Next, two different explanations of yesterday’s police brutality incident at University of California at Davis, which is completely APPALLING.  First, from Reader Supported News, an overview with several videos: “UC Davis Police Violence Adds Fuel to Fire.”  And next, an “Open Letter to Chancellor Linda P.B. Katehi” who is the Chancellor of UC Davis, written by a UC Davis faculty member.

For writers in the audience, another open letter.  This one is from Sebastien Marshall, and it’s “An Open Letter to Simon and Schuester CEO Carolyn Reidy.”  I don’t agree with everything this blogger/author says, though I think many writers (both traditional and indie) would agree with at least the general sentiment.  It definitely offers some food for thought though.

Also for writers: yet another brilliant post from Chuck Wendig entitled “Do What Thou Wilt Shall Be the Whole of the Law,” in which you will find Tribalism, writer mentalities, and Lord of the Flies analogies.  And which made me literally stand up and shout: AMEN, BROTHER! AMEN!”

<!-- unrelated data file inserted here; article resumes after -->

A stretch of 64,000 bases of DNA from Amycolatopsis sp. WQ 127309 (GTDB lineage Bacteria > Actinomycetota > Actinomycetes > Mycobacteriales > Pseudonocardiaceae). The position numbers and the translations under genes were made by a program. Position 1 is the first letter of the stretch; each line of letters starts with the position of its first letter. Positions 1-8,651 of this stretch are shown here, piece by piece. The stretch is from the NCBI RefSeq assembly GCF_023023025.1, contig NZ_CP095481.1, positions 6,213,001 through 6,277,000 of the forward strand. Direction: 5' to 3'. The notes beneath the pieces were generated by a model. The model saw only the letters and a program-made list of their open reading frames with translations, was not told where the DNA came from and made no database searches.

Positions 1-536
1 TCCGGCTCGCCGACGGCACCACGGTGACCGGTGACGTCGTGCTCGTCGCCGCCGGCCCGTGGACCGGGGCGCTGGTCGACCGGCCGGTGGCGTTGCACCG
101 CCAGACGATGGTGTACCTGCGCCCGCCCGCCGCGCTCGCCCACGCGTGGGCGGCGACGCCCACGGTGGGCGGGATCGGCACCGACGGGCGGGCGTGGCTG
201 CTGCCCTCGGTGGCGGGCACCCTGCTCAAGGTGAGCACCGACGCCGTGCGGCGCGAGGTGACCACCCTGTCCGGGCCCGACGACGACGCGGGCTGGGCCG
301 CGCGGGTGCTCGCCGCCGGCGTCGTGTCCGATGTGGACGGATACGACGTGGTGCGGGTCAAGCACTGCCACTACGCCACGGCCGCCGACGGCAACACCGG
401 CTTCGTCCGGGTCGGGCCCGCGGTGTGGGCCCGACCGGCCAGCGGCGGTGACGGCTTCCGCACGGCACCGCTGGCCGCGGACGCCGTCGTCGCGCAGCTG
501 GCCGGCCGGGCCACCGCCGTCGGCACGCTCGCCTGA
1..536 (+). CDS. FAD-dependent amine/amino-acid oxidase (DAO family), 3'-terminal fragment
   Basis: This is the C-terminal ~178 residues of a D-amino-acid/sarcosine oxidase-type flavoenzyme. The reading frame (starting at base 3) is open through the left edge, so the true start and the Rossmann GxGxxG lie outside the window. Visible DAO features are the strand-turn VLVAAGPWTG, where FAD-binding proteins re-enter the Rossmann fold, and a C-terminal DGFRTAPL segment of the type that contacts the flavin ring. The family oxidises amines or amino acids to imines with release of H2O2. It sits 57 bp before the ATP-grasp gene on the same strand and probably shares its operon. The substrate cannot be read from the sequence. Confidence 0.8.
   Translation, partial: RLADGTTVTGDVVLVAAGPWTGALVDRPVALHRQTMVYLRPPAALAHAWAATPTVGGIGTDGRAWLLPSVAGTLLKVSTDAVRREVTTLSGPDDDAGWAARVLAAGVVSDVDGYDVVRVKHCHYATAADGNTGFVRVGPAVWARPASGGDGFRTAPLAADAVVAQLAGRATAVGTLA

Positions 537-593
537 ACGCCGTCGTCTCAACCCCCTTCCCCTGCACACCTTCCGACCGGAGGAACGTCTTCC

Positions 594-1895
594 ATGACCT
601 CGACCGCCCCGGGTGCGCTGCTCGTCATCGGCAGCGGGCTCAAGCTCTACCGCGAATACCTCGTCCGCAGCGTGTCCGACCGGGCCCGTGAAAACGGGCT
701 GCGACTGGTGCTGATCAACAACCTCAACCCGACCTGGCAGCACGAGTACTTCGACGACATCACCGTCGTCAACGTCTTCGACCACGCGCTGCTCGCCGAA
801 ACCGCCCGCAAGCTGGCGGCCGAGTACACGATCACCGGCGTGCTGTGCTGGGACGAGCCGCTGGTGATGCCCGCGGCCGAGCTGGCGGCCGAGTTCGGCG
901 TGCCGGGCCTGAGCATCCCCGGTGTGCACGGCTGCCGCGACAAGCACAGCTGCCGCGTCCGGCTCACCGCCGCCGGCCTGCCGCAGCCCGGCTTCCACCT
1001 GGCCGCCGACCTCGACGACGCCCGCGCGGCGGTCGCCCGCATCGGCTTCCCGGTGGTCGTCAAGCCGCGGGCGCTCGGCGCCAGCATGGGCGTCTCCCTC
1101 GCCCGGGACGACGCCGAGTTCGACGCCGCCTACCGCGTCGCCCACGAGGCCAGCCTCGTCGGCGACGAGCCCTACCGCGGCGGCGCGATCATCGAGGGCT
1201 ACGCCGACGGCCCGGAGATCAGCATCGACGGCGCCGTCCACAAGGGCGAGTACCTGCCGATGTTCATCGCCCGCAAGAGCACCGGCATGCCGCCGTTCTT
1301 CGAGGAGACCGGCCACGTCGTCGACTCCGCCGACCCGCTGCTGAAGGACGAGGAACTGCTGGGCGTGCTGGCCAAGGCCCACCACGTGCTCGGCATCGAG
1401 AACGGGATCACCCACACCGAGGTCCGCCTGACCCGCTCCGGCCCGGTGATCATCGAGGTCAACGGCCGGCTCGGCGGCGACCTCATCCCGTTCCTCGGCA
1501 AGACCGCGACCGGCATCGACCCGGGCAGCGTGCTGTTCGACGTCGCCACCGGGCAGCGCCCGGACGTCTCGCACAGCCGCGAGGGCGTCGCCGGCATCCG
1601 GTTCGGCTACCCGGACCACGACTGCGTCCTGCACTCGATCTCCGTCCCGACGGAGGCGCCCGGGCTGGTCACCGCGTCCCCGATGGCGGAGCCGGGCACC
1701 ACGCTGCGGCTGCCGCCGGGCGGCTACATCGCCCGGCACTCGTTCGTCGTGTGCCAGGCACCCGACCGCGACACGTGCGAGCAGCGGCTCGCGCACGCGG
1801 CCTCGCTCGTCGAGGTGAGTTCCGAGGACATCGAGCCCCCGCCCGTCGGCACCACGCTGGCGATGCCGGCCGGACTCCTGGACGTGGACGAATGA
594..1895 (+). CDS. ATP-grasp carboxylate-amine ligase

This one is fun but a little long: a creative non-fiction piece called “Finally, an Asian Who Packs a Punch” which discusses boxer Manny Pacquiao and his cultural impact, written by Thea Lim (one of the nonfiction editors of Gulf Coast, the prestigious literary journal at University of Houston), and published on

Also published on “The Coming Out Story I Never Though I’d Write” from Steve Kornacki, one of’s editors.

Then, an article about Catholicism and sexuality written by the friend of a friend named John Falcone, and published by Huffington Post: “The Catholic Church and Sexuality: If Only the Hierarchs Would Listen and Learn.”

Next, here’s one for women and men to both pay attention to (for somewhat different reasons): “‘I Need More Evidence,’ and Other Things That Probably Make You a Mansplainer” — ie, the ways men make women feel emotional and/or irrational.

For an example of the immense and never-ending stupidity of Congress: “US Congress Rules that Pizza is a Vegetable” — and if that doesn’t completely piss you off, I worry about you.

And finally, because we all need a good laugh after that, take a look at the “Mortal Kombat Tesla Coil WIN”!